« Last Edit: 02/03/2009 01:57:03 by RD »
 

Offline Andrew K Fletcher

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« Reply #119 on: 18/02/2009 08:49:36 »
How about a shandy instead?
 

Offline link7881

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« Reply #120 on: 12/03/2009 07:22:41 »
I had varicose veins on both of my legs. But they seem too severe, but my doctor told me that they have to remove the swelling before it gets worst. I undergone sclerotherapy, this procedure often is used to treat smaller varicose veins and spider veins. It can be done in your doctor's office, while you stand. You may need several treatments to completely close off a vein. I am still under treatment. The injecting procedure is tolerable cuz I'm not scared of injections but once the liquid or the medicinal liquid is in the veins, my gosh!!! That is the pain I can't tolerate! [:0] Now both of my legs are ok but there are still spider veins that I needed my doctor to remove from being visible. I also tried laser therapy and this works better than a sclero.

mod edit - spammy link removed
« Last Edit: 12/03/2009 08:56:00 by BenV »
 

Offline Andrew K Fletcher

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« Reply #121 on: 15/03/2009 10:24:44 »
Clinical trials: deliberations on their essence and value
Franz A. Schelling MD 1
  1 General Practitioner,
Austria

http://www3.interscience.wiley.com/journal/118806098/abstract?CRETRY=1&SRETRY=0

Rationale, aim & objectives In the context of the evidence-based medicine (EBM) movement, the clinical trial has come to be hailed as the ultimate source of medical knowledge, and especially of clinical pharmacology. By subjecting the premises of this procedure to a thorough analysis, the author hopes to achieve a sound rating of its epistemological significance in the context of medical research.

Method Current claims on the basic importance of the evidence provided by standardized clinical trials are confronted with conflicting observations concerning their current application in medical practice. The stereotyped trials of present research in multiple sclerosis serve as an example to illustrate this point.

Results Traditional assumptions concerning the validity of standardized clinical trials are based on an illusion of absolute objectivity and reliability. Apart from being subject to tough publish (conveniently)-or-perish and commercial influences, the results of clinical trials, especially drug trials, are of limited informative value in diverse respects, such as (i) clinical trials do not identify every possible drug reaction for every instance of a disease; (ii) their results never allow the prediction of the efficacy of a specific drug in any given individual; (iii) clinical trials have no inherent potential to provide concrete insights into the nature and cause(s) of a definite morbid condition; and (iv) extensions of clinical drug trials to ever-larger study groups indicate serious problems in basic theoretical respects.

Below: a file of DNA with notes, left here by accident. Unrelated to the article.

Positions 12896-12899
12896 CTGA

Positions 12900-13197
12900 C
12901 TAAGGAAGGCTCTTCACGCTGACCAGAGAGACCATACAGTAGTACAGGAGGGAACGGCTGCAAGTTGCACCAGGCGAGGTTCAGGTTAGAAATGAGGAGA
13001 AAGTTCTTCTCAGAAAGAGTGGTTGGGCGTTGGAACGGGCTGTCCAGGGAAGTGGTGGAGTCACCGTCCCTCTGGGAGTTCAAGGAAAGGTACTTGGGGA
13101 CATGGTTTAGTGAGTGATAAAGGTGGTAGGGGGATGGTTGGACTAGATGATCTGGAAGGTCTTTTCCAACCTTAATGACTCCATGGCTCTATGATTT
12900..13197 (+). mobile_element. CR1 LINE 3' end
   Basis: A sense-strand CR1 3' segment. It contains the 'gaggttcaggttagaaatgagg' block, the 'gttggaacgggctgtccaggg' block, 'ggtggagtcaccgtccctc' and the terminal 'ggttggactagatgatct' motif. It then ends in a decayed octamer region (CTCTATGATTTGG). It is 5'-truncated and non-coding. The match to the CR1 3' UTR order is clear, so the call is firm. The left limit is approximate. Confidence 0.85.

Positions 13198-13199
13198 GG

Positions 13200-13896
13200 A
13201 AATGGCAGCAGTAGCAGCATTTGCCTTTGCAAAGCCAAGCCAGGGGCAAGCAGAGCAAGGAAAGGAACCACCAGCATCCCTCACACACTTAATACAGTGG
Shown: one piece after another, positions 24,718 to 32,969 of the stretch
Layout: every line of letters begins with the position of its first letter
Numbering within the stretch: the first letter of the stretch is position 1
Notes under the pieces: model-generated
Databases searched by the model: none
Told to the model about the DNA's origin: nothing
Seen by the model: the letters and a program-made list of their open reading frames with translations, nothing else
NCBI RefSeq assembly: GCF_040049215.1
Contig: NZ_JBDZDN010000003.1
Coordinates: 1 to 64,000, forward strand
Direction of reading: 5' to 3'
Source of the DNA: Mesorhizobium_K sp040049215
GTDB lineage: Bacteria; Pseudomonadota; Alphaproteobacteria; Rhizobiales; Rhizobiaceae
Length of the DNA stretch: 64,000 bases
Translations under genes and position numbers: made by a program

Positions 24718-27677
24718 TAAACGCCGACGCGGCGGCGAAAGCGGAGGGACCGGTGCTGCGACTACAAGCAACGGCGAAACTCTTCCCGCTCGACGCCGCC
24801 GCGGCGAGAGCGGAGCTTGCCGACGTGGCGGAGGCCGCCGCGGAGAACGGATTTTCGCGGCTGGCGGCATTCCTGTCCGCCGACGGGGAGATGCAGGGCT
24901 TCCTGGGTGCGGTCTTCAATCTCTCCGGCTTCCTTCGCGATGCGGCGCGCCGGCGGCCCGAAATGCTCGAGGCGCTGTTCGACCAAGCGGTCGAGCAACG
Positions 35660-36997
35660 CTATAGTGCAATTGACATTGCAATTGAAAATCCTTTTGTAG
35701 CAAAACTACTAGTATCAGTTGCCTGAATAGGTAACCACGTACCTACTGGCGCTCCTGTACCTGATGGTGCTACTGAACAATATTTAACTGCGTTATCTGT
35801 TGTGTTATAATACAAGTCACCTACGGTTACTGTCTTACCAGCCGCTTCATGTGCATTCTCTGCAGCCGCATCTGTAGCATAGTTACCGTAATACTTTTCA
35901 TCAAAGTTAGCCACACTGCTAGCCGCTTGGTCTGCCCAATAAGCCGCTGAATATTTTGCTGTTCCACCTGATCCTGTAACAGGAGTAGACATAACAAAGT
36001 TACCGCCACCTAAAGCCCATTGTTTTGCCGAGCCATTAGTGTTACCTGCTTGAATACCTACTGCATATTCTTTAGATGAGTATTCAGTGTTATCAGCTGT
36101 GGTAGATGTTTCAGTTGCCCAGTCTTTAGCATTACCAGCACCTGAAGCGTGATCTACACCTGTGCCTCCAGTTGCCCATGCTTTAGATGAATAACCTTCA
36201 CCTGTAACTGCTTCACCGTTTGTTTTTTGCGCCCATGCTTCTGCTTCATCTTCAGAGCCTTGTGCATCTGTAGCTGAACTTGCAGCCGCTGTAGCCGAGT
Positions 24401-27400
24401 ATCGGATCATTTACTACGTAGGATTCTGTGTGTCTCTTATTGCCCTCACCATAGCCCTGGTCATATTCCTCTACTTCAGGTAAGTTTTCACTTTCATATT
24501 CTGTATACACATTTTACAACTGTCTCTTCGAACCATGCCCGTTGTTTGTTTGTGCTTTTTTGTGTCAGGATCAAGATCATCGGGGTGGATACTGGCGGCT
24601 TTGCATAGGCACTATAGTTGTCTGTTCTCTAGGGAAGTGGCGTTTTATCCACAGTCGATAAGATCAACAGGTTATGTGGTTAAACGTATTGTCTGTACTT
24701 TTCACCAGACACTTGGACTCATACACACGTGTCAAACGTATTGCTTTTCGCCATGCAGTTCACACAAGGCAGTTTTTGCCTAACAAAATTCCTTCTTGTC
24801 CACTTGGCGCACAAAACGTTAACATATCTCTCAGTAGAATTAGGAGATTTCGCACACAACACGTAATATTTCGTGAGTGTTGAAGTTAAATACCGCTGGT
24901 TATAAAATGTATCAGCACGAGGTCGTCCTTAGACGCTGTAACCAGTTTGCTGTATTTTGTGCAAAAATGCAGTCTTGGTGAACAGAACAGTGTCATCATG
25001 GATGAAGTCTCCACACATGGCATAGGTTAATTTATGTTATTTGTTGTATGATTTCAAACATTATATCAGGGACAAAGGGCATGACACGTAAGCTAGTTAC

Conclusion A clinical trial cannot indicate a certain prevention or cure for any particular instance of a disease, and the correctness of its individual predictions is always only contingent. This can be explained by the fact that the correspondence between the nature of each of all pathological conditions presented by the different members of a clinical trial population and by the individual patients being treated according to the results of the trial is never complete.

Accepted for publication: 11 September 2003
Did I  ask if there was a double blind trial?
Single blind would do for a start.
« Last Edit: 15/03/2009 10:26:32 by Andrew K Fletcher »
 

lyner

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WHY Operate on Varicose Veins?
« Reply #122 on: 15/03/2009 10:44:46 »
I'm not sure what that post is getting at; you make no personal comment to explain why you posted it.
As far as I can see, it just points out the shortcomings of clinical trials.  But what is the alternative? Do without them? That would be madness.

Clinical trials have a chance of revealing possible harmful effects of a treatment and, where there is a strong causal relationship, they will show that a treatment works. I would go for the clinical trial rather than someone's personal experience any time. Both methods have flaws but the undisciplined method has nothing to recommend it at all. There is too much self interest and possible bias involved.
 

Offline Andrew K Fletcher

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« Reply #123 on: 16/03/2009 09:06:00 »
Yes you are sure what that post is getting at!